Dec
18
comment Helping users understand that two, and only two options must be selected
When my mum will see just the first screen (the one with "Defaults Selected"), she won't know that she can deselect Option 4 by clicking it again etc. Generally it doesn't encourage her to use the liberty of customizing default choices
Dec
18
comment Helping users understand that two, and only two options must be selected
Sorry but it feels clunky and very 1990s to me. It's not particularly comfortable. Note that if you selected "Item 3" and "Item 4", but realize that you actually want to select "Item 3" and "Item 2", you need to: a) click "Item 4" on the right list; b) click the <-- button c) click "Item 2" on the left list d) click the --> button. That's 4 clicks. Not a smooth experience. Compare it with ux.stackexchange.com/a/49127/10579 (my favorite) - just 1 click, drag and drop "Item 2" from the left onto "Item 4" on the right.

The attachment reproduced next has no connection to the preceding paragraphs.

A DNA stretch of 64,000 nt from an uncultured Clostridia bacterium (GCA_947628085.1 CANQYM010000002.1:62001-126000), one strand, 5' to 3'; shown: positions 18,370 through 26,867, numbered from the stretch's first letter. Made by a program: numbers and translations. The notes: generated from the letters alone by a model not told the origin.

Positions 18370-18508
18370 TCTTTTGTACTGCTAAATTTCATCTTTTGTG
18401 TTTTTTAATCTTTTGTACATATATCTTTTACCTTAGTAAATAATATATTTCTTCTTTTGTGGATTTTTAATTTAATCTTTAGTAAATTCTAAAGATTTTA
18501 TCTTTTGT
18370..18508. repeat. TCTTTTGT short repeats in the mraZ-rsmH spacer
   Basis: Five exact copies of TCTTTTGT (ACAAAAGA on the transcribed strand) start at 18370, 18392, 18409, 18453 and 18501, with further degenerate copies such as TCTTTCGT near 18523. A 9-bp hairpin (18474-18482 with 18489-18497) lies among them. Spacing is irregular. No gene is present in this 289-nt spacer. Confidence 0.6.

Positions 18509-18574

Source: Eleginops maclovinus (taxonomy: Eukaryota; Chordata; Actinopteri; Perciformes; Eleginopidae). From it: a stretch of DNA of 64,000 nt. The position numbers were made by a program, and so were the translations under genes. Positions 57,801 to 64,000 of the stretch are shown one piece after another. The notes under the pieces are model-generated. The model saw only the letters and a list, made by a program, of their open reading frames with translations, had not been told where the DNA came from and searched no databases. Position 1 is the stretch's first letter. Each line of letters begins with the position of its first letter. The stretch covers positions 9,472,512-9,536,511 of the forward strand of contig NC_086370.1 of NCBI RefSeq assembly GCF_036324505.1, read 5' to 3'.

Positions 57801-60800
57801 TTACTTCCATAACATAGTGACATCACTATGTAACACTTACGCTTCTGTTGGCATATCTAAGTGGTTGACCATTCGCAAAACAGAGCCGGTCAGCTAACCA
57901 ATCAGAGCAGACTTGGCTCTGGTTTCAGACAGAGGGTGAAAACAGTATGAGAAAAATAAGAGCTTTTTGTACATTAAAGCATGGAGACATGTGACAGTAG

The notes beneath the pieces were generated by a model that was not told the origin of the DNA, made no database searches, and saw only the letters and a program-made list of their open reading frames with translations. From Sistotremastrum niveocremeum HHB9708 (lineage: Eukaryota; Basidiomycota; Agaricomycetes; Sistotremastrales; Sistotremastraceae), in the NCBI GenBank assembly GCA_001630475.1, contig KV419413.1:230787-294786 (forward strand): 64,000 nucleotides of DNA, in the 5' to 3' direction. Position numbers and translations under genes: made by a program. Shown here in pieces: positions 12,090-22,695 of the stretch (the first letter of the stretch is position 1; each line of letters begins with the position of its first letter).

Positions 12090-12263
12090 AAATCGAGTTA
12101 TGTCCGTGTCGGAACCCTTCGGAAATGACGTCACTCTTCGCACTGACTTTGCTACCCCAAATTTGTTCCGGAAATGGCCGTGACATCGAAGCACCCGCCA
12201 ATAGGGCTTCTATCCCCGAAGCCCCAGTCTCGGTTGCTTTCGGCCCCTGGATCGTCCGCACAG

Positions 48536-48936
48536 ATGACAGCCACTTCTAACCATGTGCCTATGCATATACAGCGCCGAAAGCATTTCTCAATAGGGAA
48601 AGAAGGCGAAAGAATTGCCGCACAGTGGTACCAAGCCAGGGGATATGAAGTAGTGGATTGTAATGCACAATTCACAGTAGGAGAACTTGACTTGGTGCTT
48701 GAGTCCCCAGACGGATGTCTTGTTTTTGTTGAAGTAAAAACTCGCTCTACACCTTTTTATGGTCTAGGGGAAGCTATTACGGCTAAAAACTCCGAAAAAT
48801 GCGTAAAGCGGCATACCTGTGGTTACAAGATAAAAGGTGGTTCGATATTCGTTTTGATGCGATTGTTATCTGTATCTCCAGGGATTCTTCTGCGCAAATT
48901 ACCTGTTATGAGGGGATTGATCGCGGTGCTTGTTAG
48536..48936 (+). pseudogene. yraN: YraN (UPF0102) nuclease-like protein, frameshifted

Dec
18
comment Helping users understand that two, and only two options must be selected
I wouldn't use a dropdown list unless I had no choice. A regular listbox is much better. There's only 8 options in this case, why would you want a dropdown. joelonsoftware.com/uibook/chapters/fog0000000063.html
Dec
18
comment Helping users understand that two, and only two options must be selected
I like it. A good thing about it is that - unlike eg. @pcattai's answer - it allows for explicitly overriding one of your choices. I mean, once you've already selected both options, you don't need to unselect anything prior to selecting another one. Because this UI inherently "knows" which of your previous choices you want to replace.